Pre-pandemic, Matthews offered farm-to-table wine dinners on an actual farm. Photo by Brandon Hill.
In 1976, when Ste. Michelle Vintners set down in Woodinville, it brought a postcard vision of wine lifestyle, with groomed lawns and picturesque trees and a French-style chateau, which became part of the name. A few more wineries joined. Come the late 1990s and early 2000s, wineries popped up in less idyllic but highly functional settings: the town’s office parks, where many remain in the area known as the Warehouse District. During the 2008 recession, an influx of Eastern Washington wineries opened tasting rooms, while the Hollywood Schoolhouse—a district around an old eponymous school (and current wedding venue)—flourished with roundabouts and restaurants and winery spaces more amenable to relaxed tastings than sometimes windowless office parks.
Now Woodinville is rolling through another wave of change.
Last year, DeLille Cellars moved its tasting room into the renovated old Redhook Brewery. (Sparkman Cellars came, too, but at the time of press hasn’t opened yet.) The result transformed the visitor experience, and created a better space to teach about wine, says DeLille CEO Tom Dugan. The winery now has a majestic, three-floor tasting room, complete with roof-deck views of Mount Rainier. In a town where you'd generally belly up to taste at a bar, DeLille turned to seated tastings, mostly by reservation. It’s even spacious enough to welcome a number of parties in this socially distant year.
Other area wineries are also embellishing on the bare-bones-tasting-room experience: Matthews Winery started in 1992. In 2015, it added an adjacent farm. “A lot of people figured this out long before we were here, but the whole Sammamish Valley is amazing at growing food,” says Bryan Otis, Matthews’s proprietor. The farm sells herbs, flowers, and vegetables to local restaurants and, before the pandemic, was offering farm-to-table wine dinners, the most compelling winery experience in Woodinville. (Until such dinners are safe again, it’s slinging vegetable boxes.)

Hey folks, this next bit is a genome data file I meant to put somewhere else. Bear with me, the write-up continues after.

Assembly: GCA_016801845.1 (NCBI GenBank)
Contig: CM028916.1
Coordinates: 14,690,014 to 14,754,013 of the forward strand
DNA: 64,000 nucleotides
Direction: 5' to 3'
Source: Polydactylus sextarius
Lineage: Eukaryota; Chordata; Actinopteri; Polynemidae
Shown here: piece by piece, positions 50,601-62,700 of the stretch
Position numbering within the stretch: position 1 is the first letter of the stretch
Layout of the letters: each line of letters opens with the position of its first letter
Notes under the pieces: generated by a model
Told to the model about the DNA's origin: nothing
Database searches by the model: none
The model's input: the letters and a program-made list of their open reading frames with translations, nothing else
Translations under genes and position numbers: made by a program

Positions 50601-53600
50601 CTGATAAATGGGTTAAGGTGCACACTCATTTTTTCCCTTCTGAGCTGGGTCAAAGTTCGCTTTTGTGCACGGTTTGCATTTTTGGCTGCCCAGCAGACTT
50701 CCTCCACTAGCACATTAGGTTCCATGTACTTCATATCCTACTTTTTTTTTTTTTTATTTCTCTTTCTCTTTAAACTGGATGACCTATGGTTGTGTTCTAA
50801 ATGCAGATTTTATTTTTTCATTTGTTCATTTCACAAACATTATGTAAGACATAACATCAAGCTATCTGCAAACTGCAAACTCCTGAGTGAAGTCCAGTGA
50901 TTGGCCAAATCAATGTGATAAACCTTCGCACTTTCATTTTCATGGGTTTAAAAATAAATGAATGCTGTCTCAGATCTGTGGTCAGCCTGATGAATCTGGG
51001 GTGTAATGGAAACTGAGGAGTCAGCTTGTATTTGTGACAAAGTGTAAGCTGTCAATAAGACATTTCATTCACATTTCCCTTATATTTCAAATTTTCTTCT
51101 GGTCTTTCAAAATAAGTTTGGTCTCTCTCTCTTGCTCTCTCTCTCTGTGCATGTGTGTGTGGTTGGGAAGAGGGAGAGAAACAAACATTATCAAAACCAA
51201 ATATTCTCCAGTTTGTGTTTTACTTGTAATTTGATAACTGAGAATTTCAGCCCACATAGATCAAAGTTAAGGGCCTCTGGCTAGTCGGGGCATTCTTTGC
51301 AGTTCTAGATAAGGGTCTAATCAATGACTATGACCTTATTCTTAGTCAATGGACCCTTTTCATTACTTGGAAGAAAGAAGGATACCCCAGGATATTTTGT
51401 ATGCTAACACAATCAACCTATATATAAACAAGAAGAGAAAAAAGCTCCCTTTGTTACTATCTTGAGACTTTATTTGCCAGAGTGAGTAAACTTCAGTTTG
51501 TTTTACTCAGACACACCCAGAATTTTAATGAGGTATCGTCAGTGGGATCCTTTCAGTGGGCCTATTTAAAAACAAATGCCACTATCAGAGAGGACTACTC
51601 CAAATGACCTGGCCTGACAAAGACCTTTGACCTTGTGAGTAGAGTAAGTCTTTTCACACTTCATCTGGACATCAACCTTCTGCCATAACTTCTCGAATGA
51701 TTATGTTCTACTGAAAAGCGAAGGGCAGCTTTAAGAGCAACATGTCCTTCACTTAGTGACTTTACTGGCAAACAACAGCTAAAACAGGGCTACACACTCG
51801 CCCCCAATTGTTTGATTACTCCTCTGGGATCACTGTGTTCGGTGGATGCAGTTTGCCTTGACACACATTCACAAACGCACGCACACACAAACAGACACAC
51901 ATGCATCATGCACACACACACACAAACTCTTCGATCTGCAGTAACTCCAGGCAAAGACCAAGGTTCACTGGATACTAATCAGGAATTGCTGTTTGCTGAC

Some producers are simply leaving. They’re turned off by Woodinville’s rising land costs or its existing excess of tasting rooms or the difficulties of building a winery in a town that favors farming and warehouses. Last year a group of long-time Woodinville wineries took their operations a few miles down the road to Maltby (but most keep Woodinville tasting rooms). Others have eschewed the town altogether, opting for Seattle’s SoDo. Woodinville’s vineyards are mostly decorative anyway—why not get closer to the population center?
Across the world, and across industries, this has been a year of radical flux. Who knows where any of this will go. But a long-planned development called Farmstead, approved late last year, might give us a glimpse of the future. If it finally happens, the development will house wineries, restaurants, retail, and a luxury hotel. And, much like DeLille and Matthews, it will help change Woodinville into a place where the setting deserves as much appreciation as what’s in the glass. Kind of like the chateau that kicked things off over 50 years ago.